In those references which use chlorine dioxide, alkali and peroxide, the chlorine dioxide is added to the solution containing peroxide and alkali and the reaction takes place in solution.

One preferred commercial method of manufacturing sodium chlorite starts with the electrochemical formation of sodium chlorate. The sodium chlorate is reduced to form chlorine dioxide. Sodium hydroxide having a low iron content is dissolved in water and hydrogen peroxide is added to the sodium hydroxide solution. The gaseous chlorine dioxide is then added to the solution of sodium hydroxide and hydrogen peroxide. A disadvantage with this method is the size of the equipment required to produce the chlorite. A reaction in solution (liquid/liquid) involves large process liquid volumes to be commercially useful. The kinetics of a liquid/liquid reaction requires a finite time to permit the reaction to be initiated and to proceed to completion. Thus, the reaction must be carried out in large vessels to ensure sufficient residence and contact time for the reactants. Typically, the equipment occupies a volume of approximately 10,000-15,000 cubic feet depending on the plant capacity. Also, the equipment is expensive to procure, install and maintain.

Thus, despite the wide-spread use of these chemicals and the efforts of numerous investigators over a period of years, the commercial production of chlorite is comparatively expensive, requiring large equipment, significant land area, maintenance, large volumes of in-process liquids, and special temperature conditions. Several of the co-inventors of the present invention recognized the need to simplify the process and to provide a more economical product. A process of combining chlorine dioxide and a reducing agent under reduced pressure in a reaction chamber to produce chlorous acid and to combine the chlorous acid with an aqueous solution of base was disclosed in U.S. patent application Ser. No. 08/506,862 filed Jul. 25, 1995. However, further improvements to enable the chlorite to be produced more economically as a saturated solution are needed. The present invention addresses this need.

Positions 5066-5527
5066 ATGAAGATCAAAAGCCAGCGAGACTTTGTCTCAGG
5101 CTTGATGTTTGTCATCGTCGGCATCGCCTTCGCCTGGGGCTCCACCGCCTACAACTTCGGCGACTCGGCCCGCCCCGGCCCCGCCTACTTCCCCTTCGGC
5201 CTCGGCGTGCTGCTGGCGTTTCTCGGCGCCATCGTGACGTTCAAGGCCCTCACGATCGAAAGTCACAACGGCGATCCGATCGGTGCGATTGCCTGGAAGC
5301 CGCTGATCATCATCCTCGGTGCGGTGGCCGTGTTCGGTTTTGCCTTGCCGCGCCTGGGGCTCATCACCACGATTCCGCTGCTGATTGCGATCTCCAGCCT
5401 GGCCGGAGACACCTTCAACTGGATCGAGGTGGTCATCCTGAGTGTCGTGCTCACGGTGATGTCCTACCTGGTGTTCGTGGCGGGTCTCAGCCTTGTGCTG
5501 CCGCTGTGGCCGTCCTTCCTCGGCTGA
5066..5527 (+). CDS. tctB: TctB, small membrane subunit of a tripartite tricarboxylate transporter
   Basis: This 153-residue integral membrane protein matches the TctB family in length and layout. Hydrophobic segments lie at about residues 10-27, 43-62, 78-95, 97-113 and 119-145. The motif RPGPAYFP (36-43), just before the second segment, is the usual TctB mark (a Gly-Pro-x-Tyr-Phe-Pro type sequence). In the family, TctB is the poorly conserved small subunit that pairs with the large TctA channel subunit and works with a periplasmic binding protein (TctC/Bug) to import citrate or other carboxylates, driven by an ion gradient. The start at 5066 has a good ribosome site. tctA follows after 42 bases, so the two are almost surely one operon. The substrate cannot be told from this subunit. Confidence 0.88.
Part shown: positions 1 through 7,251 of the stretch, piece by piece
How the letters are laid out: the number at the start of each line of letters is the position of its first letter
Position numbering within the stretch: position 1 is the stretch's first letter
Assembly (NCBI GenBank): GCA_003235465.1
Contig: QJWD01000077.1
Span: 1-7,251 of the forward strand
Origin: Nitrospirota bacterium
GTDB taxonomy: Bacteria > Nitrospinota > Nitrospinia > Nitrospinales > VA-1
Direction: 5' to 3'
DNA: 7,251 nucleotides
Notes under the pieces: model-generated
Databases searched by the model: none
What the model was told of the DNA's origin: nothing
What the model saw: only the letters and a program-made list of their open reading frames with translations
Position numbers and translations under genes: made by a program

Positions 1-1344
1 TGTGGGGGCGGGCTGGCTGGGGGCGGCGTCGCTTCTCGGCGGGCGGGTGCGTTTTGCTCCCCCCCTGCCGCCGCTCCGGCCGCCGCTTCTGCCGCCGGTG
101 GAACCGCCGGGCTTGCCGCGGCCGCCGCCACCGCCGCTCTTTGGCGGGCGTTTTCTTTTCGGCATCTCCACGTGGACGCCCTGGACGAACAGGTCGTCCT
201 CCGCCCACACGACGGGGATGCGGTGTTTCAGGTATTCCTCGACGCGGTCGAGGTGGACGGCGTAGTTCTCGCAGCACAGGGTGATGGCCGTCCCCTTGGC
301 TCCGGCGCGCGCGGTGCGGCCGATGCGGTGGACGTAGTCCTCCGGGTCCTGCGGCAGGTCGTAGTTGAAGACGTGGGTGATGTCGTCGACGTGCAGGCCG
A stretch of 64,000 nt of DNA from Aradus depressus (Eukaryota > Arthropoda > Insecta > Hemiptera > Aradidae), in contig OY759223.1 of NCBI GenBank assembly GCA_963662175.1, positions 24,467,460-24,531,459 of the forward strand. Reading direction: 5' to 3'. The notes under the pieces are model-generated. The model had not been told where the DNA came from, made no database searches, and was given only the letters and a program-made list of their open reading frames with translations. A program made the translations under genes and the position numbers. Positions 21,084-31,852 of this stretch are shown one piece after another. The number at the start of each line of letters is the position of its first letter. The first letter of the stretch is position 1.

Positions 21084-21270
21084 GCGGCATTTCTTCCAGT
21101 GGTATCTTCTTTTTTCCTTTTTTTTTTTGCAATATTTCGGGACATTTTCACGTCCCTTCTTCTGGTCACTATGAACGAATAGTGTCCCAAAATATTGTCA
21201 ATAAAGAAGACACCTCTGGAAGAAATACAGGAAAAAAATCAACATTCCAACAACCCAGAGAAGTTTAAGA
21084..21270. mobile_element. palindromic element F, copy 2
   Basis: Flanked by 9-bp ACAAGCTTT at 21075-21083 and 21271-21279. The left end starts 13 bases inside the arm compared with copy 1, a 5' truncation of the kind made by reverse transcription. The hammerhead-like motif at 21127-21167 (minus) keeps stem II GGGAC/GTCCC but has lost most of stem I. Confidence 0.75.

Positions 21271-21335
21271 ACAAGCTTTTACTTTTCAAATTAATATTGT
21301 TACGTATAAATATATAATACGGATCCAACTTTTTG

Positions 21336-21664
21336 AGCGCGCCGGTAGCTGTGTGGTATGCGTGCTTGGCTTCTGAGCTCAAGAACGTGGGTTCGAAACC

BRIEF SUMMARY OF THE INVENTION

Accordingly, it is a primary object of the invention to alleviate the problems and disadvantages of the prior art by providing small commercially available equipment wherein the reaction to produce chlorite occurs under a reduced pressure and the chlorite solution is recycled to increase the concentration of chlorite in solution.

It is another object of the present invention to react gaseous chlorine dioxide with a reducing agent in the vapor phase to form chlorous acid under a reduced pressure, the chlorous acid being reacted with an aqueous base solution to form chlorite in high yield.

It is a further object of the present invention to provide a process for production of chlorite salts which has rapid start-up and shut-down times.